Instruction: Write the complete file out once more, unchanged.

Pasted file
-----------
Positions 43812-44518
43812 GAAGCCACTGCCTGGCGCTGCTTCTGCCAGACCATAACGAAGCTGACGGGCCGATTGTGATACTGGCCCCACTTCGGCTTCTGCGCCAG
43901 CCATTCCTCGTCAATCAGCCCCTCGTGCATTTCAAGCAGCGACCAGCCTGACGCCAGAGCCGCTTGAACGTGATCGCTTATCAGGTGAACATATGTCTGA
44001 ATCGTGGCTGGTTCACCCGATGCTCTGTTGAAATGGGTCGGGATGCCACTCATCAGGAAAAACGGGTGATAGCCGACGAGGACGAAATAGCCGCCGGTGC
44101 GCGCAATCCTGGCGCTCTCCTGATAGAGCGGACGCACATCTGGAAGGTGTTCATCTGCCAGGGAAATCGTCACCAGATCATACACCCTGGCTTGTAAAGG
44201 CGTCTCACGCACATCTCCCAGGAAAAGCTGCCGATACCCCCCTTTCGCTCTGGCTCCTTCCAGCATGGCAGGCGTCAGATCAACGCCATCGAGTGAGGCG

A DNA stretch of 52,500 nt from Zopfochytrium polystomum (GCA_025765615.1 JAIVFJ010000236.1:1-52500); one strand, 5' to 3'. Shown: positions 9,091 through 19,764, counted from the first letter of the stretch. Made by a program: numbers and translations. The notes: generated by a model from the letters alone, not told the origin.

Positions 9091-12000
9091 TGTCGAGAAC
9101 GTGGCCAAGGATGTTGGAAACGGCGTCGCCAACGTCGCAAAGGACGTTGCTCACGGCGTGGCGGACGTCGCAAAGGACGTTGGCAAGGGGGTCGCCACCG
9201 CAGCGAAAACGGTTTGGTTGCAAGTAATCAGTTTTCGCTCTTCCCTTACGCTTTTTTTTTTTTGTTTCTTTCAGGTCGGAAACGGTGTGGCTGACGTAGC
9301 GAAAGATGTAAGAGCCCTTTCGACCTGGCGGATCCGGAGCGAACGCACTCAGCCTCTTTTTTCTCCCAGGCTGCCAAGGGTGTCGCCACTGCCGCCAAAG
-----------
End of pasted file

Positions 43812-44518
43812 GAAGCCACTGCCTGGCGCTGCTTCTGCCAGACCATAACGAAGCTGACGGGCCGATTGTGATACTGGCCCCACTTCGGCTTCTGCGCCAG
43901 CCATTCCTCGTCAATCAGCCCCTCGTGCATTTCAAGCAGCGACCAGCCTGACGCCAGAGCCGCTTGAACGTGATCGCTTATCAGGTGAACATATGTCTGA
44001 ATCGTGGCTGGTTCACCCGATGCTCTGTTGAAATGGGTCGGGATGCCACTCATCAGGAAAAACGGGTGATAGCCGACGAGGACGAAATAGCCGCCGGTGC
44101 GCGCAATCCTGGCGCTCTCCTGATAGAGCGGACGCACATCTGGAAGGTGTTCATCTGCCAGGGAAATCGTCACCAGATCATACACCCTGGCTTGTAAAGG
44201 CGTCTCACGCACATCTCCCAGGAAAAGCTGCCGATACCCCCCTTTCGCTCTGGCTCCTTCCAGCATGGCAGGCGTCAGATCAACGCCATCGAGTGAGGCG

A DNA stretch of 52,500 nt from Zopfochytrium polystomum (GCA_025765615.1 JAIVFJ010000236.1:1-52500); one strand, 5' to 3'. Shown: positions 9,091 through 19,764, counted from the first letter of the stretch. Made by a program: numbers and translations. The notes: generated by a model from the letters alone, not told the origin.

Positions 9091-12000
9091 TGTCGAGAAC
9101 GTGGCCAAGGATGTTGGAAACGGCGTCGCCAACGTCGCAAAGGACGTTGCTCACGGCGTGGCGGACGTCGCAAAGGACGTTGGCAAGGGGGTCGCCACCG
9201 CAGCGAAAACGGTTTGGTTGCAAGTAATCAGTTTTCGCTCTTCCCTTACGCTTTTTTTTTTTTGTTTCTTTCAGGTCGGAAACGGTGTGGCTGACGTAGC
9301 GAAAGATGTAAGAGCCCTTTCGACCTGGCGGATCCGGAGCGAACGCACTCAGCCTCTTTTTTCTCCCAGGCTGCCAAGGGTGTCGCCACTGCCGCCAAAG